- Aligned with your organization’s core values:
- Used consistently across all materials and locations; and
- Given to every employee, agency and contractor and placed on your intranet so they’re findable.
► Ultimate Branding Checklist: How Do You Develop Your Brand Strategy?
Define Brand Values
Give your organization purpose and direction based on a set of shared values. Associated with your key goals, they extend beyond your business. Customers like brands whose values resonate with their own.
Your brand values consist of the core set of guiding principles that shape every aspect of your business. Always be clear about and stay true to your business’s values so your organization works together towards a shared vision. While guiding your business’s activity and decision making, they determine your brand’s identity, message and personality.
Share these beliefs across your organization so your employees know and agree with them since it will be reflected in their work. This helps to build employee morale according to Edelman’s Trust Barometer.
Actionable Branding Checklist Questions To Answer
- What is your company’s vision? Also define: What do you do; What do you stand for; Who are you as an organization; Why are you here, and What do you care about?”
- What are your core values and beliefs as a business? This is your organization’s “why”. Why do you do what you do? What kind of workplace and culture do you want to operate in?
- What does your brand and business stand for? Define what your brand does and doesn’t do.
- Do these values reflect what you want to represent to your customers? Do they show where you’re going in the next 5, 10, 30 years?
Determine Brand Proposition
Develop a clear brand proposition so your brand stands out in a crowded information environment. It influences where your brand fits in its category and how customers and competitors view your brand.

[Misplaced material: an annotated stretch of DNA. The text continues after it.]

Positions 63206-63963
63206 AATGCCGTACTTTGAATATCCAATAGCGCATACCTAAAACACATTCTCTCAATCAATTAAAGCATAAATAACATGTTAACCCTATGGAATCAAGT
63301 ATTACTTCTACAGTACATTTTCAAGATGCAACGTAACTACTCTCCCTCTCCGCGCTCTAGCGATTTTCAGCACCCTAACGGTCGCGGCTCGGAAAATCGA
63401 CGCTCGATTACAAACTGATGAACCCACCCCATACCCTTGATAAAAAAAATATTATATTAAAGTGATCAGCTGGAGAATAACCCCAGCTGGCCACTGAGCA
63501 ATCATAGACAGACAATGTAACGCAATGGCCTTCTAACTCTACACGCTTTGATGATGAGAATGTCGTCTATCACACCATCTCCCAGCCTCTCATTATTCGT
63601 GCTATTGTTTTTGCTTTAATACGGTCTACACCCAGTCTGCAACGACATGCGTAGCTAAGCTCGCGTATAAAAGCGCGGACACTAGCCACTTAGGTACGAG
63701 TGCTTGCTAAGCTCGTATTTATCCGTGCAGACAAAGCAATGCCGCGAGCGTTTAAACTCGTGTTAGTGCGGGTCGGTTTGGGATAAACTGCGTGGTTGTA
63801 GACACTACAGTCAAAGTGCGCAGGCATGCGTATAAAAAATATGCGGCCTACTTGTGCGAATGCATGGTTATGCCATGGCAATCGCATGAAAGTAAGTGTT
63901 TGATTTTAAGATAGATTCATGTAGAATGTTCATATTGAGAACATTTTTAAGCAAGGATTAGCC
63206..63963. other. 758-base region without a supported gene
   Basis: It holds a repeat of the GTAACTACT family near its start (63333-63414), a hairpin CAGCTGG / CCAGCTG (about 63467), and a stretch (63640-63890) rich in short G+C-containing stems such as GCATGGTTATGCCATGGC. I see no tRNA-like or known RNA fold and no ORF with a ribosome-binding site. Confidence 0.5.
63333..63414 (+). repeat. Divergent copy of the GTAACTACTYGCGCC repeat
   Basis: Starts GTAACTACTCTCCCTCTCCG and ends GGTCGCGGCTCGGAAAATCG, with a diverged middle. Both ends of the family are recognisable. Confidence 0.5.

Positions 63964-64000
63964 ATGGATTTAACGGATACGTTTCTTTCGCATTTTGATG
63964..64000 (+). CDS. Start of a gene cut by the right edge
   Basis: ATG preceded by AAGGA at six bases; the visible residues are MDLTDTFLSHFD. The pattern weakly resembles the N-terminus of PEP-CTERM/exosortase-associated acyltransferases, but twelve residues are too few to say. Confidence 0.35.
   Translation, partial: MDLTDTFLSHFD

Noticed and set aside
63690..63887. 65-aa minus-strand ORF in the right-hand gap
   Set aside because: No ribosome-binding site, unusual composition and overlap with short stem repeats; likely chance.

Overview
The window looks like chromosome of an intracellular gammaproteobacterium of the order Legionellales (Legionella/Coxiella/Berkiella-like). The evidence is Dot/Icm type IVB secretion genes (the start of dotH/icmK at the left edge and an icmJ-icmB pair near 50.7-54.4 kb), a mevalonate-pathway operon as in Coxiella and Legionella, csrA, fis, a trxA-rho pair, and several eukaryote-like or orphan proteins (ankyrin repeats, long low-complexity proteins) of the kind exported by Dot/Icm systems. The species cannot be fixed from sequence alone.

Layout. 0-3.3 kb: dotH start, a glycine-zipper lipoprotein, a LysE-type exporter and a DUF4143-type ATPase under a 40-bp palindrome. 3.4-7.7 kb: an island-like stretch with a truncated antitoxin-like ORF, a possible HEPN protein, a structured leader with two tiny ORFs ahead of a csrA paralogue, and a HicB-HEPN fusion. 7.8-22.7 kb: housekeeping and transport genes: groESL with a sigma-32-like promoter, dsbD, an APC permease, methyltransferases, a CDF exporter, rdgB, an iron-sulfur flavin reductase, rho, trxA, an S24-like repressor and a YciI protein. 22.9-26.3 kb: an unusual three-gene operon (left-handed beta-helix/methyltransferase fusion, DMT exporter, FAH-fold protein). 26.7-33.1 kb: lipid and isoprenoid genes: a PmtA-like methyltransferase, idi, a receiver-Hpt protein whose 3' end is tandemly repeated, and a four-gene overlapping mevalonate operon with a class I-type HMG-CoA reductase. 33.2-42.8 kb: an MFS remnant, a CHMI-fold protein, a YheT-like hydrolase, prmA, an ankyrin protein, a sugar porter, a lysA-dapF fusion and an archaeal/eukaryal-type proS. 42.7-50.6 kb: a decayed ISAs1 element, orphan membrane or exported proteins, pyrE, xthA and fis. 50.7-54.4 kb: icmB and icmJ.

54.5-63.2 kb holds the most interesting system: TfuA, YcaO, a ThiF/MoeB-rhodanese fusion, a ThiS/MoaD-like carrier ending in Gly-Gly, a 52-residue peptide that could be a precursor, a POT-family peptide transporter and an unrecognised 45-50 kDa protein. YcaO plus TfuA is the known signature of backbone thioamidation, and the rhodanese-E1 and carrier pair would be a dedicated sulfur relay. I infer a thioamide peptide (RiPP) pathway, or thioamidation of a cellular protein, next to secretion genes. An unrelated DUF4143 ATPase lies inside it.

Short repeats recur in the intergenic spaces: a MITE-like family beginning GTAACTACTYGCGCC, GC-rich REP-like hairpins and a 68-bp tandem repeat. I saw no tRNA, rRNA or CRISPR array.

It helps to define your market niche and what your brand offers your buyers and other audience members. Go narrow so your business stands out. This gives your organization a clear focus on what you do and what you don’t do aligned with your brand.
In their 1981 marketing classic, Positioning: The Battle For Your Mind, Al Ries and Jack Trout stated:
“Positioning is not what you do to a product. Positioning is what you do to the mind of the prospect. That is, you position (place) the product in the mind of the potential buyer”.
April Dunford, author of Obviously Awesome states:
“Positioning defines how your product is a leader at delivering something that a well-defined set of customers cares a lot about.”
Actionable Branding Positioning Questions To Answer
Based on Dunford’s 5 Key Branding Positioning Questions, answer:
- What would customers do if your solution didn’t exist? This is your competitive set.
- What do you offer that the alternatives do not? This allows you to create a list of differentiated features or key unique attributes for your business.
- What is the value those capabilities provide for our buyers? For each of the capabilities you identified, ask “So what does this mean for your customers?”
- Who are the customers that care a lot about your value? While a wide range of buyers may care about the value you provide, certain customers care a lot more than others. What are the characteristics of the customers that makes them care a lot about your differentiated value? These are your best-fit customers.